Hermione’s I/O errors

Rather than spending ages trying to work out how to get rid of Hermione’s electronic errors, I’ve opted for a much simpler solution of powering her HoG from a 5V 2.1A battery bank.  I used to do this in the olden days, and only swappend to LiPo + regulator when I needed space for the LiDAR and camera.  But Hermione has plenty of spare space for both.  Here’s what happened:

She was doing pretty well tracking against the lawn in windy conditions, right up to the point she went nuts and zoomed off into the sky. Shortly after, the LiDAR detected she was higher than the flight plan said she should be and the killed the flight.  Once she vanishes from the shot, watch for her reflection in the window as she falls down to earth.  She landed in a soft flower bed but that still resulted in two cut motor wires.  No I/O error happened (good), but this type of radical error normally accompanies a FIFO overflow, and one wasn’t reported either.  That leaves me stuck having to keep risking these dodgy flights until I can track down the cause.

30s with, <10s without

A few test runs.  In summary, with the LiDAR and Camera fused with the IMU, Zoe stays over her play mat at a controlled height for the length of the 30s flight.  Without the fusion, she lasted just a few seconds before she drifted off the mat, lost her height, or headed to me with menace (kill ensued).  I think that’s pretty conclusive code fusion works!

With Fusion:

Without Fusion:

Strutting her stuff

Finally, fusion worth showing.

Yes, height’s a bit variable as she doesn’t accurate height readings below about 20cm.

Yes, it’s a bit jiggery because the scale of the IMU and other sensors aren’t quite in sync.

But fundamentally, it works – nigh on zero drift for 20s.  With just the IMU, I couldn’t get this minimal level of drift for more than a few seconds.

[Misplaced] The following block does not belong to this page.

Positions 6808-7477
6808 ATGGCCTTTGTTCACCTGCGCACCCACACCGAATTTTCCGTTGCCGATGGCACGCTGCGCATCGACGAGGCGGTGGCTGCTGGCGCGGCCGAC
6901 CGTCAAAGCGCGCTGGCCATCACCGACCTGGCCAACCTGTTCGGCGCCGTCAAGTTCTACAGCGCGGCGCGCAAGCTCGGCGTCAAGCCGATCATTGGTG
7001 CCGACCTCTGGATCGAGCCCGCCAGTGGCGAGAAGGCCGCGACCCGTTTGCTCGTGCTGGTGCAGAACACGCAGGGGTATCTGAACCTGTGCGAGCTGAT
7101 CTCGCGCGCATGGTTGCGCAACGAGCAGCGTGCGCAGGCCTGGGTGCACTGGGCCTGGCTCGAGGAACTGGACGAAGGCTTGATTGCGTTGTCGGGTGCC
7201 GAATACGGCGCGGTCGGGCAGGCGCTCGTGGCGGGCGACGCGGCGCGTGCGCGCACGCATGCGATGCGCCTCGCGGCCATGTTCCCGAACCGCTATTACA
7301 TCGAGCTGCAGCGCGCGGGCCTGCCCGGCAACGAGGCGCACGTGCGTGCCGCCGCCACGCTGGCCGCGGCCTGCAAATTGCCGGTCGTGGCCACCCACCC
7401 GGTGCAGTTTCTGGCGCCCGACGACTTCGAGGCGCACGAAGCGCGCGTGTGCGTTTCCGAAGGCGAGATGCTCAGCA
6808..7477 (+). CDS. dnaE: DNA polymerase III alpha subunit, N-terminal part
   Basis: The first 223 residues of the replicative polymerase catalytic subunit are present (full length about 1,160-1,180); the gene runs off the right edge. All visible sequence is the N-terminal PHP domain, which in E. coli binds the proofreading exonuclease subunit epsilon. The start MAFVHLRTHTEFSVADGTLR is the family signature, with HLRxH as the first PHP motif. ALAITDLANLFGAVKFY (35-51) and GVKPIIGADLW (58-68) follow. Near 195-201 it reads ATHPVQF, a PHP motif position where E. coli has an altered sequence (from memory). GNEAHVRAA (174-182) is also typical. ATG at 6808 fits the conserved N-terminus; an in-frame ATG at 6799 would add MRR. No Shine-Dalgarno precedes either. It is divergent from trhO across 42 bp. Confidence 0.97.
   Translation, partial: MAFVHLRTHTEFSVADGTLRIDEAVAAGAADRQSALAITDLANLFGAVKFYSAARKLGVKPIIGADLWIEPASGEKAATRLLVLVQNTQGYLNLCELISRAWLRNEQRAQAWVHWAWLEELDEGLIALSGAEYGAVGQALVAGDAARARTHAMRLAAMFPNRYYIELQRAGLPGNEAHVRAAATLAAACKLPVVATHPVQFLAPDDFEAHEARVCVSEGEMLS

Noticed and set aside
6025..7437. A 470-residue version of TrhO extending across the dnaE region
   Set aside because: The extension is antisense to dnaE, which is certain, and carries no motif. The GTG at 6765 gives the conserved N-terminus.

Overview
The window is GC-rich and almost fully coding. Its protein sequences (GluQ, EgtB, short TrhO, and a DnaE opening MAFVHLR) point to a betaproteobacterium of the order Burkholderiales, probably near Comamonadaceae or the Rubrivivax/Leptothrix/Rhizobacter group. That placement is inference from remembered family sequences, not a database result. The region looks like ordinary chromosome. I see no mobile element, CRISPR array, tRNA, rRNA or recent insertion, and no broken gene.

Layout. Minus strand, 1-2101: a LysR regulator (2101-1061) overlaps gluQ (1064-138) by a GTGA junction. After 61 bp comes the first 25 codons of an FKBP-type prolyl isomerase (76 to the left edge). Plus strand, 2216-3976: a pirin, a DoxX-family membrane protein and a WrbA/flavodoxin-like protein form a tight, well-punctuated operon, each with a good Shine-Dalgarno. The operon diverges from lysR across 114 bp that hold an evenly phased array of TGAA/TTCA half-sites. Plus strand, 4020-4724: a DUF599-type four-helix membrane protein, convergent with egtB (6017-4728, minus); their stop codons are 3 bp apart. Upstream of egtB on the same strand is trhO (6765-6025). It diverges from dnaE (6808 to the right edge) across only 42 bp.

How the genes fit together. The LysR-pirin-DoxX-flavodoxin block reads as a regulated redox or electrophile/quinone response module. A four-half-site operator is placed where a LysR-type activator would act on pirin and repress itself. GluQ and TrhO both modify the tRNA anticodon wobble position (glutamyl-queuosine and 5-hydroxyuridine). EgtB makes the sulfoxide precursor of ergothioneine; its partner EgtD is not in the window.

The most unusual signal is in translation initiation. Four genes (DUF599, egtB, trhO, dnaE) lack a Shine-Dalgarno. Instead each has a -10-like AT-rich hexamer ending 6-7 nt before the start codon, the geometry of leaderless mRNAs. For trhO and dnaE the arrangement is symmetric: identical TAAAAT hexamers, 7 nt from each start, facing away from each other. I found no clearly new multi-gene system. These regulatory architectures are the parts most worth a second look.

Next steps: take her out for a longer, higher flight to really prove how well this is working.

Goal!

The paint has hardly dried on the raspivid solution for unbuffered macro-block streaming before a conversation on the Raspberry Pi forums yielded the way to get picamera to stream the video macro-block without buffering by explicitly opening an unbuffered output file rather than leaving it to picamera to second guess what’s needed.

Cutting to the chase, here’s the result.

Down-facing RaspiCam stabilized Zoe flight from Andy Baker on Vimeo.

Yes she drifted forward into the football goal over the course of the 20 seconds,  but that’s 4 times longer to drift that far so frankly, I’m stunned how good the flight was!  I have ideas as to why, and these are my next post.

And the best bit? No damage was done to my son’s goal net!

 

Camera motion tracking code

I’ve reworked the code so that the video is collected in a daemonized process and fed into a shared memory FIFO. The main code for processing the camera output is now organised to be easily integrated into the quadcopter code. This’ll happen for Hermione once I’ve built her with a new PCB and 512MB memory A+. I suspect the processing overhead of this is very light, given that most of the video processing happens in the GPU, and the motion processing is some very simple averaging.

#!/usr/bin/python
from __future__ import division
import os
import sys
import picamera
import select
import struct
import subprocess
import signal
import time